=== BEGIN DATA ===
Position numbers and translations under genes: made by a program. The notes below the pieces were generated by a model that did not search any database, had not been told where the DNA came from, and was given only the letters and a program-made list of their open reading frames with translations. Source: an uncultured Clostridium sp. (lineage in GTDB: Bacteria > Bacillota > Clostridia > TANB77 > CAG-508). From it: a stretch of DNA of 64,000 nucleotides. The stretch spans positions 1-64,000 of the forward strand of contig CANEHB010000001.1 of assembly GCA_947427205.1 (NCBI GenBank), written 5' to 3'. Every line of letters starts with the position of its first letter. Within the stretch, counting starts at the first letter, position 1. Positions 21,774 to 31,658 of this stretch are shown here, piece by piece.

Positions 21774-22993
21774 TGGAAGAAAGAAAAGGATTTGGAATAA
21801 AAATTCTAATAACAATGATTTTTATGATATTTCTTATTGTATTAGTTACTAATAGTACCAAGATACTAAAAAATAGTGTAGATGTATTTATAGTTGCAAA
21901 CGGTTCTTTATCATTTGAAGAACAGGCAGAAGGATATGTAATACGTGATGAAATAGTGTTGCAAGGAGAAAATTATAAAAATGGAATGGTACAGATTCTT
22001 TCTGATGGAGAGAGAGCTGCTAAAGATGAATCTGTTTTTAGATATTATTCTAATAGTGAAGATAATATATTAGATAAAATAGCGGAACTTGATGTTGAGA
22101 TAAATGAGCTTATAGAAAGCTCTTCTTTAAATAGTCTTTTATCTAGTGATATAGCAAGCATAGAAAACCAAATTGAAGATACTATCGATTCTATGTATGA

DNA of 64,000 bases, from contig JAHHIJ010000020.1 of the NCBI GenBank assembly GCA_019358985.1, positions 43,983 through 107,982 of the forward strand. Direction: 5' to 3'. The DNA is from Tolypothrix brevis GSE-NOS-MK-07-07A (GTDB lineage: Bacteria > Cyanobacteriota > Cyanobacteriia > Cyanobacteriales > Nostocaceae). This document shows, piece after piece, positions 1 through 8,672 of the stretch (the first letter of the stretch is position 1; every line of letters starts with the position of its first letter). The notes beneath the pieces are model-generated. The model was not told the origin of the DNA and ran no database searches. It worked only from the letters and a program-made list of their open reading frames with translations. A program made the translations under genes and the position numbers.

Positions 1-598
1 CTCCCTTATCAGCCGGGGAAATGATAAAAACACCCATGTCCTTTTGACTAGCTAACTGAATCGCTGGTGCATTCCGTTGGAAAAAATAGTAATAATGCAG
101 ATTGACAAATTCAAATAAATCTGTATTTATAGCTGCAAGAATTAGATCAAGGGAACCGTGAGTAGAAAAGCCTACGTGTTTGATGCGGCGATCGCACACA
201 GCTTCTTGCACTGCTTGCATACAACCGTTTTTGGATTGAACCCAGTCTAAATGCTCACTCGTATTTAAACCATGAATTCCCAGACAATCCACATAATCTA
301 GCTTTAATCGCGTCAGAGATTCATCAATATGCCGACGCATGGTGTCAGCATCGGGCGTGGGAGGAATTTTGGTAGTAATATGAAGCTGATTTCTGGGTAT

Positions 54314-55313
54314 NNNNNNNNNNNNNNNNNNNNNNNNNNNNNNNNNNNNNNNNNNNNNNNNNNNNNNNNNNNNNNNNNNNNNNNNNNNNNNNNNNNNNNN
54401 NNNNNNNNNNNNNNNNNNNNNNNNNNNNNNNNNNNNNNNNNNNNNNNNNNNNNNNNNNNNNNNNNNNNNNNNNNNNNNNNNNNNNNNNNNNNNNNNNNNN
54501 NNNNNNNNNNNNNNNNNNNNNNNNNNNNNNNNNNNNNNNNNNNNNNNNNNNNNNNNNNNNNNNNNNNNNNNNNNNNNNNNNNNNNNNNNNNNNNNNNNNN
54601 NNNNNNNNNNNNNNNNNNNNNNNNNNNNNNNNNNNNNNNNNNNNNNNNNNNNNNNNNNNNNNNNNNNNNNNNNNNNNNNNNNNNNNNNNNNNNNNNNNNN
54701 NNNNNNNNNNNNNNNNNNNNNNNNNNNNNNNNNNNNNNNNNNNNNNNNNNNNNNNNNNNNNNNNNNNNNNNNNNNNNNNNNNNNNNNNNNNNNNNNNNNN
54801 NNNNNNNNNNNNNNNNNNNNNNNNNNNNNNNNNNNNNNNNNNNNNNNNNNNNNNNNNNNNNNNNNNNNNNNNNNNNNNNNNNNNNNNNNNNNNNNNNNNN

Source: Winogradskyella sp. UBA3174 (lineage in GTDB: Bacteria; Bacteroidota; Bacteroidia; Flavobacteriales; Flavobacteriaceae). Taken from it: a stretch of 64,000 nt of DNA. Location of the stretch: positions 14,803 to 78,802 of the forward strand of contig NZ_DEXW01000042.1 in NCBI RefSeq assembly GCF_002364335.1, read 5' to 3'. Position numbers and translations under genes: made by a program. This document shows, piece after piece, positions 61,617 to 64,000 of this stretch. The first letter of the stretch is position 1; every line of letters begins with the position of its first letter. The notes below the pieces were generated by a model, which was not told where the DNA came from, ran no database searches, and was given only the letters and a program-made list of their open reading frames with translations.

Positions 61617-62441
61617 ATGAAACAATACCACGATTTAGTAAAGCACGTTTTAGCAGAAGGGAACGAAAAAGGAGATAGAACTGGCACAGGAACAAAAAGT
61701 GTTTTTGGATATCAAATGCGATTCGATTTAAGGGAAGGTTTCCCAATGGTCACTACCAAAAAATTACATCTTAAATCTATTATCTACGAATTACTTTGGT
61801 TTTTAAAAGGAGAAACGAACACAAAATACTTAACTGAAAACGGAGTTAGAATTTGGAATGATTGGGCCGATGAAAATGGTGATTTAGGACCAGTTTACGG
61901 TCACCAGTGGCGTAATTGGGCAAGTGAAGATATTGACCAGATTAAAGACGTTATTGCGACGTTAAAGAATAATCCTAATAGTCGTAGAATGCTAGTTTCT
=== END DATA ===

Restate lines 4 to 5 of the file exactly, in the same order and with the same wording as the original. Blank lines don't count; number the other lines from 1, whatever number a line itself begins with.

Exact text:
21801 AAATTCTAATAACAATGATTTTTATGATATTTCTTATTGTATTAGTTACTAATAGTACCAAGATACTAAAAAATAGTGTAGATGTATTTATAGTTGCAAA
21901 CGGTTCTTTATCATTTGAAGAACAGGCAGAAGGATATGTAATACGTGATGAAATAGTGTTGCAAGGAGAAAATTATAAAAATGGAATGGTACAGATTCTT